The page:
Skilled persons will easily be able to apply modified or different mixing, granulating and tabletizing techniques and equipment known in the art. All the compositions mentioned in the following examples have been prepared as described in this Example 1.
The following Examples show the improved stability of the compositions according to the invention over those of the prior art. Said stability was evaluated by determining as follows the amount of halogen released from the halogenated hydantoins. In the examples, dihalogenated dialkyl-hydantoins (indicated by DHDAH) have been used for purposes of illustration, but this should not be construed as a limitation of the invention, and the operations described could be carried out with any halogenated hydantoin.
A known amount of DHDAH was placed inside a 1 liter Erlenmeyer flask equipped with a ground glass fit flow tube and an exhaust provided with a glass fiber filter so as not to allow said DHDAH to escape from the flask into the KI solution, hereinafter mentioned. Halogen release was effected by one of the following methods:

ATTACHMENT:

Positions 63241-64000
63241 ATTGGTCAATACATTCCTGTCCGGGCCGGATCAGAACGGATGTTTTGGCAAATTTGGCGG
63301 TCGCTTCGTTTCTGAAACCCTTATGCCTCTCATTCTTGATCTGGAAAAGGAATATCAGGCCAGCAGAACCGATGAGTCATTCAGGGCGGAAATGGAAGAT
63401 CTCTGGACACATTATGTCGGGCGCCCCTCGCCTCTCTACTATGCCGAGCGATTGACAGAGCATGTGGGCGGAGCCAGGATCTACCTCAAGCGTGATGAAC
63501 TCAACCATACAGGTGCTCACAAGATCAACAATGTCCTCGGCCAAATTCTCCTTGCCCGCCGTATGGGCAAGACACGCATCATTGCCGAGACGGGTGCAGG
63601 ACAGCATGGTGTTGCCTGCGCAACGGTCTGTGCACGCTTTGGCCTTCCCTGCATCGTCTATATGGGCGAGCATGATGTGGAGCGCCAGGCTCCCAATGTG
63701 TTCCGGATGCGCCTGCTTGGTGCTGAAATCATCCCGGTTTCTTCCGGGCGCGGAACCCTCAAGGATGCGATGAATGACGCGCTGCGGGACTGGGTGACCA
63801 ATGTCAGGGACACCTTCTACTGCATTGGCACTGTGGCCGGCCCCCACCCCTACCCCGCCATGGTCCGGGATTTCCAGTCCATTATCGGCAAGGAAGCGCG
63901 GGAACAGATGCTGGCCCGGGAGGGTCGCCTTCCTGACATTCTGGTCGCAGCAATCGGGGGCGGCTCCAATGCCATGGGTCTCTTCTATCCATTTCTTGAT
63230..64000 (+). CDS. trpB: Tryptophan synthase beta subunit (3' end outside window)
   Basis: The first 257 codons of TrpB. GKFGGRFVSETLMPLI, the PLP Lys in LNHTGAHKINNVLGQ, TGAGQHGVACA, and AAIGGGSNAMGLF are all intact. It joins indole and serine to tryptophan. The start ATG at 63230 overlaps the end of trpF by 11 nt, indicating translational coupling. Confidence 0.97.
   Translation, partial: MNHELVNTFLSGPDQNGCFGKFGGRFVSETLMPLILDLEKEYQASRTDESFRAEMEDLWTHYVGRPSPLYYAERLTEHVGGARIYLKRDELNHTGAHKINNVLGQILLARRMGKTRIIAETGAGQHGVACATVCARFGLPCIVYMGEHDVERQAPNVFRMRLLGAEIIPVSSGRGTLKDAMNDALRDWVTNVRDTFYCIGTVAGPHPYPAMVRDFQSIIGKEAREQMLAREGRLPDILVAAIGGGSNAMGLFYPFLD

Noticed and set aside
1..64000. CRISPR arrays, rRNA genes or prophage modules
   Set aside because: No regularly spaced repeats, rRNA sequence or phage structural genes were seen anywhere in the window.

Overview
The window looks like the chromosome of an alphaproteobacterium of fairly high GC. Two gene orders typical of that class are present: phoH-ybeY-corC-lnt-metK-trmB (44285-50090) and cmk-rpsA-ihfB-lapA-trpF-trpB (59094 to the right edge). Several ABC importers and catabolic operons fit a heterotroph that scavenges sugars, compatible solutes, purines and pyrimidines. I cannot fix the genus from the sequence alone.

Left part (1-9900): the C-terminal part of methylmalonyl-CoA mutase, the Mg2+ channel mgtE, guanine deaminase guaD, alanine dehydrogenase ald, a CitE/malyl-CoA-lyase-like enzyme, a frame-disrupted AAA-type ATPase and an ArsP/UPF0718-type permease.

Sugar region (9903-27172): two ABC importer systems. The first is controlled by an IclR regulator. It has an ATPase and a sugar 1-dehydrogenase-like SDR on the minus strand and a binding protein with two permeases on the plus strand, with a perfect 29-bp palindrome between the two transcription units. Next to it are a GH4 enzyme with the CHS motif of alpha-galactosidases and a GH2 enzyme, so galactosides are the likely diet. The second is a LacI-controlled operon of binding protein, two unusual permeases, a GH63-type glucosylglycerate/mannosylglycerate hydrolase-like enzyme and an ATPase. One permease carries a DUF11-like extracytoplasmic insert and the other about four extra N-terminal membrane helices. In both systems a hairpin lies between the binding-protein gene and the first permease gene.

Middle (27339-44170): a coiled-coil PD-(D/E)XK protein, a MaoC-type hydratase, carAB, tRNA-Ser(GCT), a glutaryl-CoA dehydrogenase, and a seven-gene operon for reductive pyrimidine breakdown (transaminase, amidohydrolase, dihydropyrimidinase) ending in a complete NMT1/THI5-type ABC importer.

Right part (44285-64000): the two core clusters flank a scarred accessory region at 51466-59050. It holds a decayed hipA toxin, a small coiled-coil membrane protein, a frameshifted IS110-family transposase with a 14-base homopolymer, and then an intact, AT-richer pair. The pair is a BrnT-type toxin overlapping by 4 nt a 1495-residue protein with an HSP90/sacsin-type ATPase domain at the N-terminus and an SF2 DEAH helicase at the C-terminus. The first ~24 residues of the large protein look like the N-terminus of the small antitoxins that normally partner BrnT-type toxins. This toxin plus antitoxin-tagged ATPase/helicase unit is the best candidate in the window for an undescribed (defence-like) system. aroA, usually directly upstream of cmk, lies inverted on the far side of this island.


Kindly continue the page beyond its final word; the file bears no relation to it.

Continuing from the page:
Method A) The DHDAH was heated to various temperatures for various times, while a slow stream of N2 was passed through the flask via the flow tube into a solution of 2% KI, which was then titrated with standard NaS2 O3.
Method B) The DHDAH was allowed to stand in room light at room temperature for various periods of time, while a slow continuous stream of N2 was passed through the flask via the flow tube into a solution of 2% KI, which was then titrated with standard NaS2 O3.
Method C) The aforementioned method A was used, but the N2 was not passed through until the end of the heat treatment, followed by 15 minutes cooling time.
A particular embodiment of Method C constitutes the stability test: